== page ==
Data Set Generator

ELKI includes a special data set generator that is quite powerful:

A full XML schema definition can be found in the ELKI jar file.

Basic cluster definition

A typical cluster definition (cluster model):

<cluster name="Cluster_1" size="100">
  <!-- first dimension: Gaussian distribution -->
  <normal mean="0" stddev="0.5" />
  <!-- second dimension: Uniform distribution -->
  <uniform min="0" max="1" />
  <!-- third dimension: Gamma distribution -->
  <gamma k="2" theta="3" />
  <!-- you can repeat distributions as you want -->
  <!-- Now we can add arbitrary rotations and translations: -->
  <rotate axis1="1" axis2="2" angle="-60" />
  <translate vector="0.1 0.3 0.1" />
  <!-- Finally: clip to the unit cube -->
  <clip min="0 0" max="1 1"/>

Obviously, all clusters in the data set must have the same number of dimensions, and for each dimension you need to specify the distribution to use.

The generation flow is to produce random values using the given distributions, then apply the rotations and translations in order (optimized using homogeneous coordinates, so you can put in as many operations as you want with minimal cost), then finally clipping is applied. There currently is no support for clipping inbetween over transformations.

Gold standard generation

For a gold standard, the model specification serves a dual purpose: it is not only used to generate the points, but at the same time also to classify them. Only data points that classify as the same cluster they were generated for will be kept.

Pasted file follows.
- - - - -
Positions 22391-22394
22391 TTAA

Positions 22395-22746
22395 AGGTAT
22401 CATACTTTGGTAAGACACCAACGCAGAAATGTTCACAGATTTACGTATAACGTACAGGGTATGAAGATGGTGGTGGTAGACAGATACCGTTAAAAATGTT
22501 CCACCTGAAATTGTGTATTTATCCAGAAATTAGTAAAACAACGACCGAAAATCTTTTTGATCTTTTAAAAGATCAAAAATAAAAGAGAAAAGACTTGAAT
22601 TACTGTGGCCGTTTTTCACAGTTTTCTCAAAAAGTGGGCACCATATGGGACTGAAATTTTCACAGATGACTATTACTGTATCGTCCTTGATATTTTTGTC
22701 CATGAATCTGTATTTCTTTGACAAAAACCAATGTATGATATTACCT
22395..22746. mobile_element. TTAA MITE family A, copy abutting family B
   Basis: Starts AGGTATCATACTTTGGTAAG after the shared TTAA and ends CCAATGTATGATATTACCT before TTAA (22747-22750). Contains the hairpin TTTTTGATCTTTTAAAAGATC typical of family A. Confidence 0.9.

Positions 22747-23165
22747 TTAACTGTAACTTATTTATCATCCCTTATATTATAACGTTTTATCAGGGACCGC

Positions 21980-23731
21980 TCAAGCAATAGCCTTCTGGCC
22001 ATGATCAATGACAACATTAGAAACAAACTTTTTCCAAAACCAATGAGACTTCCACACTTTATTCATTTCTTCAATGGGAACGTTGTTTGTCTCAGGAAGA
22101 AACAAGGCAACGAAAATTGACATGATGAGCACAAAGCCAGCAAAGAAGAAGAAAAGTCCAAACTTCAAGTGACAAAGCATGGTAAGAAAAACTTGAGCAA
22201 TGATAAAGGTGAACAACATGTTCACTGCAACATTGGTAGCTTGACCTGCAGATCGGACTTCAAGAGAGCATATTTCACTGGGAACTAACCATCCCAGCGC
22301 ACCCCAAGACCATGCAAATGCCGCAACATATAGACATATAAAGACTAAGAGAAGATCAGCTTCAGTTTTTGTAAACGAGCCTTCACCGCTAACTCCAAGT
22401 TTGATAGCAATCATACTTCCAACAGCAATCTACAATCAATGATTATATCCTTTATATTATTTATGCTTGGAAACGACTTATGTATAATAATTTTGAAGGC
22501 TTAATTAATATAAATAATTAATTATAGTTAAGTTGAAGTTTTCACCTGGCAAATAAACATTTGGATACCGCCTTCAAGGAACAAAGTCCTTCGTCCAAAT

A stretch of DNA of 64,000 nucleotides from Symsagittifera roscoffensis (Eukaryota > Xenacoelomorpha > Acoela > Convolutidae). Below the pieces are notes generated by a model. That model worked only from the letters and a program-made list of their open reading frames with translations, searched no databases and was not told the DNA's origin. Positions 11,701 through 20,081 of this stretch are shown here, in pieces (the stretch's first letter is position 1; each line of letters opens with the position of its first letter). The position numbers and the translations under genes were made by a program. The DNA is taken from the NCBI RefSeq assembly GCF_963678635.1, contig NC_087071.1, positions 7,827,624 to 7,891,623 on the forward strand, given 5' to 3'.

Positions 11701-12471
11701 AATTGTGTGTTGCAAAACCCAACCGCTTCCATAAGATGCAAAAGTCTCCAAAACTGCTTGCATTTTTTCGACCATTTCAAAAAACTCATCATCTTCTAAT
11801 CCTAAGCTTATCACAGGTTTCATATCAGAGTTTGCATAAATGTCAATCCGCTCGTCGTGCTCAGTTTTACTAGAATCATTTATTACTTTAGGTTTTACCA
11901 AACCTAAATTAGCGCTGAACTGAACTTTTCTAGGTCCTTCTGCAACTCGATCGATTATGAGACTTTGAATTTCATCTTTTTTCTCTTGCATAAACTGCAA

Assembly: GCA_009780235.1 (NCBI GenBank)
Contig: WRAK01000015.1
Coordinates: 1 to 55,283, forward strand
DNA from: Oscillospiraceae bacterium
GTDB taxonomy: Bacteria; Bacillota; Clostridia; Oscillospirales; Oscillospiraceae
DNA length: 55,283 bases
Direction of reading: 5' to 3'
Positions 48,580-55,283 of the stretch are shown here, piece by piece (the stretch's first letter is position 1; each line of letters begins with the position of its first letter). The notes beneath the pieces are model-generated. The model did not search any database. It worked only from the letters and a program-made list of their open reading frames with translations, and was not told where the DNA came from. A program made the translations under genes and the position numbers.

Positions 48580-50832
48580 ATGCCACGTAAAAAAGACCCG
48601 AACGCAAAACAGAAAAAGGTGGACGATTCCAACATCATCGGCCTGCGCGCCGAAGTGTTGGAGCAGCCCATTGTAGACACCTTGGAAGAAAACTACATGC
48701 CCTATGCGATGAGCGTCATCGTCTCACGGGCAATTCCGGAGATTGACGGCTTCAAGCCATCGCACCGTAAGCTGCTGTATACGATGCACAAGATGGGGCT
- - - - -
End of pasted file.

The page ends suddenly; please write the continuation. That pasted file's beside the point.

This leads to some drawbacks - some models will not be satisfiable, and the generator will stop after a number of retries - but it also has many benefits when using the labels for validating clustering results. In particular when generating outlier detection data sets, you can easily avoid producing background noise within a dense cluster (which by definition would no longer be an outlier). When using this option, you should be aware of the risk of overfitting (but you should be aware of this when using artificial data anyway!).

This is enabled by default (or explicitly by setting the test-model="1" attribute of the dataset element). This can be disabled by setting the test-model="0" attribute of the dataset element.


Beginning with ELKI 0.7.1, you can choose the generator in the MiniGUI.

The GeneratorXMLSpec can be invoked from the command line using

java -cp elki.jar de.lmu.ifi.dbs.elki.application.GeneratorXMLSpec [... parameters ...]

As with all ELKI command line applications, help can be obtained with -h:

-verbose <|true|false>
   Enable verbose messages while performing the algorithm.
   Default: false
-app.out <file>
   the file to write the generated data set into, if the file already exists,
   the generated points will be appended to this file.
-bymodel.spec <file>
   The generator specification file.
-bymodel.sizescale <double>
   Factor for scaling the specified cluster sizes.
   Default: 1.0
-bymodel.randomseed <int>
   The random generator seed.

The last two parameters allow scripted generation of data set series with different random seeds and varying data set scale.

Version 0.5 (unreleased) also contains a GeneratorXMLDatabaseConnection for generating the data on the fly as input stream.


A simple example can be found in mouse.xml. This 2 dimensional data set includes three gaussian clusters and background noise. Due to the test-model="1" statement, the clusters will not overlap, and the outliers will be outside of the clusters.

Additional examples can be found in DataSets